Disaster at Motegi for Lawson
sets up close three-way battle at Suzuka
A big first lap crash at Motegi that was triggered when Liam Lawson lost control of his car and spun back onto the track has left the Kiwi driver centrestage in a close three-way title fight come the final two races at Suzuka in October.
Lawson leapt from third on the grid to challenge his Mugen team-mate and eventual race winner Tomoki Nojiri, but as they pair ran side by side through the first turn right-hander the Japanese double-champion squeezed Lawson off the racing surface.
Once off the track and with no grip on cold tyres Lawson spun uncontrollably back onto the track with two cars unable to avoid him, one going airborne after the impact. Another driver also hit the barriers trying to avoid the melee which prompted the race to be red-flagged.
“Yes, it was a huge crash,” explained Lawson. “I made a really good start and was in a position to make a move on my teammate round the outside in Turn 1. I felt like I had the overlap but was pushed wider and wider through the corner until I was all the way on the kerb and it snapped round on me.”
Lawson admitted afterwards that maybe he was too aggressive with the move but at the same time saw the opportunity to take the lead.
“Looking back, maybe I was too aggressive and I should have stayed second,” he told motorsport.com. “But I’m a racing driver, so I always go for a gap.”
“It was aggressive, I stand by [saying that I was] pushed off. It’s a long corner, and from the entry of the corner I had wheels alongside. As we went further round the corner I continued to move alongside, I was gaining and gaining.”
Najori needed to win with Lawson scoring the least amount of points to give him the best chance of a third consecutive championship title, so he was never going to make it easy.
“I have the feeling I went right to the limit. I’m sure Liam felt that I should have given him more space, but it was my intention to fight to the limit. I think the fact that I didn’t pull back is something I can use at Suzuka,” Najori told motorsport.com at the end of the race.
After the incident Lawson managed to drive his damaged car back to the pits where Team Mugen did an extraordinary job to get him back into the race after a lengthy effort to retrieve the stricken cars and clean up the track.
“It was big, cars hit me, cars went over the top but it was still driveable and I got back to the pits,” said Lawson.
“I’ve never seen anything like this, the team was incredible, they rebuilt it, it was fantastic. They got it rebuilt with 25 seconds left for the restart.”
However repairing the car presented Lawson with another handicap.
“The rules are different here though and I had to do a drive-through for repairing the car under a Red Flag. That was the race done for us as far as results go, such a shame because the guys did a fantastic job on the car.”
The Rodin-back Red Bull Junior had qualified third in what turned out to be a challenging weekend.
“They deserved more after the weekend. The track was new to me and so we were up against it in Practice. For Qualifying I was in Q1A and the track was really hot and slippery, for Q1B it was overcast and cooler so the track was a lot quicker.”
“I had a big chunk of time to make up in Q2, I managed to find most of it so P3 wasn’t a bad place to start.”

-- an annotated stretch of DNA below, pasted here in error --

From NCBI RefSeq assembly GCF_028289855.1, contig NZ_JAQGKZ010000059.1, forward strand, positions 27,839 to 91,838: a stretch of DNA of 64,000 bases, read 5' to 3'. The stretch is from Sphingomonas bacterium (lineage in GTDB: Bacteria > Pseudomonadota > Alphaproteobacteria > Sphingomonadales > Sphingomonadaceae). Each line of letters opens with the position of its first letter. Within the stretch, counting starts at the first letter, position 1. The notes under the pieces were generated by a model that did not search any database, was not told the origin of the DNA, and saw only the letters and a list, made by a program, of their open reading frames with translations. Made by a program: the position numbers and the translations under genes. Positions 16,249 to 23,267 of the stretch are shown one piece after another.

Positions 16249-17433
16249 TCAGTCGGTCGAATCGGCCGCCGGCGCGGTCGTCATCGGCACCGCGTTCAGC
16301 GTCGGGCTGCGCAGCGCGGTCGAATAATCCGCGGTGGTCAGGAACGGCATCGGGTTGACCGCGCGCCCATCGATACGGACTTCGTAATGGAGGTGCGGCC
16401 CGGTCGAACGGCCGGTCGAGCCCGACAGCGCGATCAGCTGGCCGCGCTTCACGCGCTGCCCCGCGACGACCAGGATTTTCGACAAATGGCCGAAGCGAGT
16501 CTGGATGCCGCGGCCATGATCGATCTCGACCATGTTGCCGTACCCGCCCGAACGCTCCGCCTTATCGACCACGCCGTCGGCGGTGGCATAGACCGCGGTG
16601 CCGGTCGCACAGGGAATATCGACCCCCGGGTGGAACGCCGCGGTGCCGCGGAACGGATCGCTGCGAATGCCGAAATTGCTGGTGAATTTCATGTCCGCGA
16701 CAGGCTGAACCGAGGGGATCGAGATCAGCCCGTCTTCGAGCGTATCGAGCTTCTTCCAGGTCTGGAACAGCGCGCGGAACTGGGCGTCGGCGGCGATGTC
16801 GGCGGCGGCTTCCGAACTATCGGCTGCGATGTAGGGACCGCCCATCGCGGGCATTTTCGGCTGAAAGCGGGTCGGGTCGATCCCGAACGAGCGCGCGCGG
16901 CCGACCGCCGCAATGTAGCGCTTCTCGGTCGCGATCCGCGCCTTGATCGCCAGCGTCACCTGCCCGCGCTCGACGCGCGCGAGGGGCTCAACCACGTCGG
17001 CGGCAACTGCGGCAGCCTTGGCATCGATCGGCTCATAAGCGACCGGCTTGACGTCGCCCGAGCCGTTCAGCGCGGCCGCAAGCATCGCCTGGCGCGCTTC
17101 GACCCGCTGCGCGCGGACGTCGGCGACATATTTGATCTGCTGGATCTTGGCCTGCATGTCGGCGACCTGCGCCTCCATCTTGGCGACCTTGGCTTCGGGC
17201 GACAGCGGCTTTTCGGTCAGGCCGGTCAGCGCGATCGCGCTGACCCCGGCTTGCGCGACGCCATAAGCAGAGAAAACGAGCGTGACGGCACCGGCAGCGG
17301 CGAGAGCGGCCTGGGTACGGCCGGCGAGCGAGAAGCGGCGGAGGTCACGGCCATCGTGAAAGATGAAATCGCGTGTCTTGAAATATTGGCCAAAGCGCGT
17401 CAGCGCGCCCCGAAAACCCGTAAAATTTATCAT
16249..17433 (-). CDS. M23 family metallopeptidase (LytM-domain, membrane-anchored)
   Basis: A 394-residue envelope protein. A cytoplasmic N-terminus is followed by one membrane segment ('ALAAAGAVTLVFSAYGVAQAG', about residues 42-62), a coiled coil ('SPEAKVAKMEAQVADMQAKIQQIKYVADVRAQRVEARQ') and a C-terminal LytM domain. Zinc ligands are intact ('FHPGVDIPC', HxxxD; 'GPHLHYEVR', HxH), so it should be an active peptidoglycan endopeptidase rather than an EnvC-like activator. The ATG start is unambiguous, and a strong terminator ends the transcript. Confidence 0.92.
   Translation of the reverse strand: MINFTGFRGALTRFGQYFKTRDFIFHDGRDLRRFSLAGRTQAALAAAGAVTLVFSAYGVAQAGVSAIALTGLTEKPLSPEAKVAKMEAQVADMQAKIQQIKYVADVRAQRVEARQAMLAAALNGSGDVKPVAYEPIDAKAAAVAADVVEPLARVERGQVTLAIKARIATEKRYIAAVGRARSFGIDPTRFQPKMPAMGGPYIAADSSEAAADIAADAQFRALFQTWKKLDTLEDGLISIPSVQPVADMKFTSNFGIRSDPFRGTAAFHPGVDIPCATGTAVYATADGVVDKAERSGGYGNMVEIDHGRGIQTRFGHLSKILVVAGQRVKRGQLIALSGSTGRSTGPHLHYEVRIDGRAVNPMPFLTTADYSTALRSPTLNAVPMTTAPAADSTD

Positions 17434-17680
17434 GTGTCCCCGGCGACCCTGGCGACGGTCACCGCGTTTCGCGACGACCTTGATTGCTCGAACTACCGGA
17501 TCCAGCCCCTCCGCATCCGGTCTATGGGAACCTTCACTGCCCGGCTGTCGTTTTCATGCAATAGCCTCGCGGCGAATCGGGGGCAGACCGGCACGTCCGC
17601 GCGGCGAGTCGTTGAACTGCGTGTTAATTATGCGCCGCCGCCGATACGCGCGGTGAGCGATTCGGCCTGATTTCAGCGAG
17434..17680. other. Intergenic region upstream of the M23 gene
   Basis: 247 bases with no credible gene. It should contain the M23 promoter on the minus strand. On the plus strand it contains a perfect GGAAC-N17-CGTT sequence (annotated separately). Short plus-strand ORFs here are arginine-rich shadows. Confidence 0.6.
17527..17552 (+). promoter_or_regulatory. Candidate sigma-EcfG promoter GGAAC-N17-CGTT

For qualifying third Lawson gained a single championship point that effectively put him in the lead of the series. He started the race tied with Ritomo Miyata on 86 points but due to Lawson having won more races he took the lead by count-back.
Miyata has retaken the Super Formula championship lead after he finished the 37 laps of Motegi in fourth from P8 and extended his tally to 94 points. Najori remains in third after the win but has closed to within two points of Lawson, 86-84 in the rookie’s favour.
“Initially I was upset because of the incident and the points situation, but after being his team-mate this long, I know he’s a good person,” said Lawson.
“I have a lot of respect for him and I know he wouldn’t intentionally push me off or cause an accident. Maybe he thought he had left me more space, but from my side I could have backed out and played it safer. We spoke and everything is ok.”
There are now ten points over three drivers with two races to go.
Lawson’s Super Formula campaign in Japan is supported by Rodin Cars, Giltrap Group, Turners, cumulo9, Porter Group and the Tony Quinn Foundation.
Super Formula, Fuji: 15-16 July, 2023
Qualifying – Top 6
1. Tomoki Norjiri (Team Mugen) 1:31.955
2. Kakunoshin Ohta (Dandelion Racing) 1:32.178
3. Liam Lawson (Team Mugen) 1:32.327
4. Toshiki Oyu (TMG Grand Prix) 1:32.238
5. Yuhi Sekiguchi (Team Impul) 1:32.293
6. Kamui Kobayashi (Team KCMG) 1:32.370
Race (37 laps) – Top 6
2. Ryo Hirakawa (Team Impul) +7.439
3. Oyu +15.456
4. Miyata +15.933
5. Sena Sakaguchi (Inging) +32.87
6. Kazuto Kotaka (Kondo) +36.302
Super Formula Championship points – Drivers Top 6
1. Miyata 94
2. Lawson 86
3. Nojiri 84
4. Hirakawa 51
5. Sho Tsuboi (Inging) 50
6. Tadasuke Makino (Dandelion Racing) 37
Super Formula Championship points – Teams Top 6
1. Team Mugen 153
2. Team TOM’S 91
3. Inging 59
4. Team Impul 51
6. Kondo Racing 40
6. Dandelion Racing 39
Calendar 2023 – Super Formula, Japan
Rds 1/2: 08-09 April, Fuji
Rd 3: 22-23 April, Suzuka
Rd 4: 20-21 May, Autopolis
Rd 5: 17-18 June, Sportsland SUGO
Rd 6: 15-16 July, Fuji
Rd 7: 19-20 August, 2023, Motegi
Rds 8/9: 28-29 October, Suzuka